1887

Abstract

Viral quasispecies (QS) have long been considered to affect the efficiency of hepatitis C virus (HCV) antiviral therapy, but a correlation between QS diversity and treatment outcomes has not been established conclusively. We previously measured HCV QS diversity by genome-wide quantification of high-resolution mutation load in HCV genotype 1a patients achieving a sustained virological response (1a/SVR) or a null response (1a/null). The current study extended this work into HCV 1a patients experiencing relapse (1a/relapse,  = 19) and genotype 2b patients with SVR (2b/SVR,  = 10). The mean mutation load per patient in 2b/SVR and 1a/relapse was similar, respectively, to 1a/SVR (517.6 ± 174.3 vs 524 ± 278.8 mutations,  = 0.95) and 1a/null (829.2 ± 282.8 vs 805.6 ± 270.7 mutations,  = 0.78). Notably, a deleterious mutation load, as indicated by the percentage of non-synonymous mutations, was highest in 2b/SVR (33.2 ± 8.5 %) as compared with 1a/SVR (23.6 ± 7.8 %,  = 0.002), 1a/null (18.2 ± 5.1 %,  = 1.9 × 10) or 1a/relapse (17.8 ± 5.3 %,  = 1.8 × 10). In the 1a/relapse group, continuous virus evolution was observed with excessive accumulation of a deleterious load (17.8 ± 5.3 % vs 35.4 ± 12.9 %,  = 3.5 × 10), supporting the functionality of Muller's ratchet in a treatment-induced population bottleneck. Taken together, the magnitude of HCV mutation load, particularly the deleterious mutation load, provides an evolutionary explanation for the emergence of multiple response patterns as well as an overall high SVR rate in HCV genotype 2 patients. Augmentation of Muller's ratchet represents a potential strategy to reduce or even eliminate viral relapse in HCV antiviral therapy.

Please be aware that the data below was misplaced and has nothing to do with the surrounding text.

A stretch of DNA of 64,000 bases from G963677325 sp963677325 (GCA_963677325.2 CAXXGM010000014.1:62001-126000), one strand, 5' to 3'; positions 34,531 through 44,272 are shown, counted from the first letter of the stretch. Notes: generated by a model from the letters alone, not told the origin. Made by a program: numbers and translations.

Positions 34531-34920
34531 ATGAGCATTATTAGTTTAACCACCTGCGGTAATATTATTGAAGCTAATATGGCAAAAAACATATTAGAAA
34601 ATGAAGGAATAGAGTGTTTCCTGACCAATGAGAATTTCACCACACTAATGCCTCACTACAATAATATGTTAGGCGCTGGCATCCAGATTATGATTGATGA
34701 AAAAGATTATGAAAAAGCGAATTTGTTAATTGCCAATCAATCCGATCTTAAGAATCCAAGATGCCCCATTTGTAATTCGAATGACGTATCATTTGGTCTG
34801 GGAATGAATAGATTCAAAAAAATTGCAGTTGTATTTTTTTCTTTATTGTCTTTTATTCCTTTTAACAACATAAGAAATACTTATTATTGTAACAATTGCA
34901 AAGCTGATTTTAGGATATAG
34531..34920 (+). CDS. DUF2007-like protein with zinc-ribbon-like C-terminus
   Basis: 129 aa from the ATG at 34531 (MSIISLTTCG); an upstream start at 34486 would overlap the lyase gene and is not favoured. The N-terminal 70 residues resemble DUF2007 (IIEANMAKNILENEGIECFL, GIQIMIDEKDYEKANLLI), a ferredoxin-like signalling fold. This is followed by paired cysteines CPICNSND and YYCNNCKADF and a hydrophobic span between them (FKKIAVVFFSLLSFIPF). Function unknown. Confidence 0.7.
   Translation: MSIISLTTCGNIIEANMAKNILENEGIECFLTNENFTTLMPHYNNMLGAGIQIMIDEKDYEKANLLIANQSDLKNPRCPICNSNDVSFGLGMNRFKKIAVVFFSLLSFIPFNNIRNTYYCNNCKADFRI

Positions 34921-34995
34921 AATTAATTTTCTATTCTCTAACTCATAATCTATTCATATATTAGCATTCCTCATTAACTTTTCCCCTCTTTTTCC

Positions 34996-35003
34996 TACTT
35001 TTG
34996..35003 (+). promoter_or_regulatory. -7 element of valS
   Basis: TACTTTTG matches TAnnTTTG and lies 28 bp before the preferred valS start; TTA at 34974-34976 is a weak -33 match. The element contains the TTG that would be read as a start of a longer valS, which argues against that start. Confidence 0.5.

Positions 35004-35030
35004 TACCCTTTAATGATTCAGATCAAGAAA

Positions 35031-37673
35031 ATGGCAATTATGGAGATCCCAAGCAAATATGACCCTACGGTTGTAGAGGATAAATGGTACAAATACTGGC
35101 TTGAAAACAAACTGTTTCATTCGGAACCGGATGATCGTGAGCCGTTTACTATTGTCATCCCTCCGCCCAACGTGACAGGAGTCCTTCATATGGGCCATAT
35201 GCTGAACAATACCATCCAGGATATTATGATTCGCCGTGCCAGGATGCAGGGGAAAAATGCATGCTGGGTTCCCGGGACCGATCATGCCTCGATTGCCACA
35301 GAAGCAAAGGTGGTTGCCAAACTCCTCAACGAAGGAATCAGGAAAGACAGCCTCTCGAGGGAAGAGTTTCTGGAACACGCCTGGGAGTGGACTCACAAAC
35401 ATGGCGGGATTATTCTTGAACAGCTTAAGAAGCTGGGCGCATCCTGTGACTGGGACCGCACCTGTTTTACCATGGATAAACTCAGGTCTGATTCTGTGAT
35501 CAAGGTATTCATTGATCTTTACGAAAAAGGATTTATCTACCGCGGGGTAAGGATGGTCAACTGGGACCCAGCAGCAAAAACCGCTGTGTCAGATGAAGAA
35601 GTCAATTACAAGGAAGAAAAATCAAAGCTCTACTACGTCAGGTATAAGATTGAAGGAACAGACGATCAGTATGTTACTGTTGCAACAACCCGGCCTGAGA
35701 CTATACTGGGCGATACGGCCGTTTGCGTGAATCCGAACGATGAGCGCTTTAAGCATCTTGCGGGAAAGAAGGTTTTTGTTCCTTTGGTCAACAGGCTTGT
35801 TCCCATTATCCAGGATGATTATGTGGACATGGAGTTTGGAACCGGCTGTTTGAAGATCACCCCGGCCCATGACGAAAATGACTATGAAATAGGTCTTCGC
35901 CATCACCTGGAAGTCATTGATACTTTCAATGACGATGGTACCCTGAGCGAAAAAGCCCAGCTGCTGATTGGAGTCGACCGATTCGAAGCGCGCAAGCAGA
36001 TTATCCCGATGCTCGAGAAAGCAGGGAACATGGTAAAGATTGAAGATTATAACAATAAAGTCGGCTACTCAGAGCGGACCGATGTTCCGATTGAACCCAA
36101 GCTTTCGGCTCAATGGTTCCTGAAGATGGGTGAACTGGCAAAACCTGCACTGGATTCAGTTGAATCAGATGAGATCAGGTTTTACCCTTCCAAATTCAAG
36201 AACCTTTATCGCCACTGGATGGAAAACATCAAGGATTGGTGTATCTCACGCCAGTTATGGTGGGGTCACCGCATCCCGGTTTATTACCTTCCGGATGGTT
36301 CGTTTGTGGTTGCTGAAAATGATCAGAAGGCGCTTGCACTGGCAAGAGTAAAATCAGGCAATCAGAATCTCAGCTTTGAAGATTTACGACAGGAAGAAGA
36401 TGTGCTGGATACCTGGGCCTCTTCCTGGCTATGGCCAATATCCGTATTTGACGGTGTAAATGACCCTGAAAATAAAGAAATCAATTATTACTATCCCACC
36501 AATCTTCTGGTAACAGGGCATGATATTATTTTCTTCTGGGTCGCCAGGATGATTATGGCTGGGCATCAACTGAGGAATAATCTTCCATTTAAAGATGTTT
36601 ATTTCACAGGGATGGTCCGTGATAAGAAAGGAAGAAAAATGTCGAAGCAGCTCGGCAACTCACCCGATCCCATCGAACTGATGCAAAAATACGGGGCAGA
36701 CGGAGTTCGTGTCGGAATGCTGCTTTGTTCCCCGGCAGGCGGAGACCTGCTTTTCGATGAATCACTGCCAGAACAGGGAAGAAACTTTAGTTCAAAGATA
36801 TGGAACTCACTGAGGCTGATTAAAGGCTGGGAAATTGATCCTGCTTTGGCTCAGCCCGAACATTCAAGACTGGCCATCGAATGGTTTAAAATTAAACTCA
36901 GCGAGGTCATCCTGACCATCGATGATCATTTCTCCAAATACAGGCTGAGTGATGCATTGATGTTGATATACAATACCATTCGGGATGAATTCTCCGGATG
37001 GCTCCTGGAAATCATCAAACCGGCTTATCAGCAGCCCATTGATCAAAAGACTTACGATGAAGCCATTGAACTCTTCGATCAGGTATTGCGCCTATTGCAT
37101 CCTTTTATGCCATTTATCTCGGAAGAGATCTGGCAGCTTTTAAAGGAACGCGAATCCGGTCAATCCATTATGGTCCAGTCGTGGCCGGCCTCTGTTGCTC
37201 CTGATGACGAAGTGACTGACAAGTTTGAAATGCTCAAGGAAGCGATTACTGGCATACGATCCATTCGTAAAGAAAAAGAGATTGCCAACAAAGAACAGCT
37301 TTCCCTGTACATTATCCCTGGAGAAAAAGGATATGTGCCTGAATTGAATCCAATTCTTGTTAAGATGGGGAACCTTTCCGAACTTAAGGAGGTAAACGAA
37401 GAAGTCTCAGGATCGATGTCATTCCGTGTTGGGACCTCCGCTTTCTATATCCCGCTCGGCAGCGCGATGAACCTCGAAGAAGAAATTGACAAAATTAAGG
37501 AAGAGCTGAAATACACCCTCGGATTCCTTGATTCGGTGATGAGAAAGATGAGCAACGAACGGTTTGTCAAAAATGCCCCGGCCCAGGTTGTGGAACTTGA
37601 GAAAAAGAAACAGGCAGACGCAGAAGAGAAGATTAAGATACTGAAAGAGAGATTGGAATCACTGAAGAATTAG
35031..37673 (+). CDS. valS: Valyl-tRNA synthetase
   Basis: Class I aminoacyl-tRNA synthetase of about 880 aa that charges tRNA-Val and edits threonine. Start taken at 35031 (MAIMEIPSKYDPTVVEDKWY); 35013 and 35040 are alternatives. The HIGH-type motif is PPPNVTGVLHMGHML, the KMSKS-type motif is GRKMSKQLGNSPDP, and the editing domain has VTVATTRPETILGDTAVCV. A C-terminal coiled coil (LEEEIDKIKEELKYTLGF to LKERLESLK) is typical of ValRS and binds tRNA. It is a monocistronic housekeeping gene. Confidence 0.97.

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2016-02-01
2020-04-04
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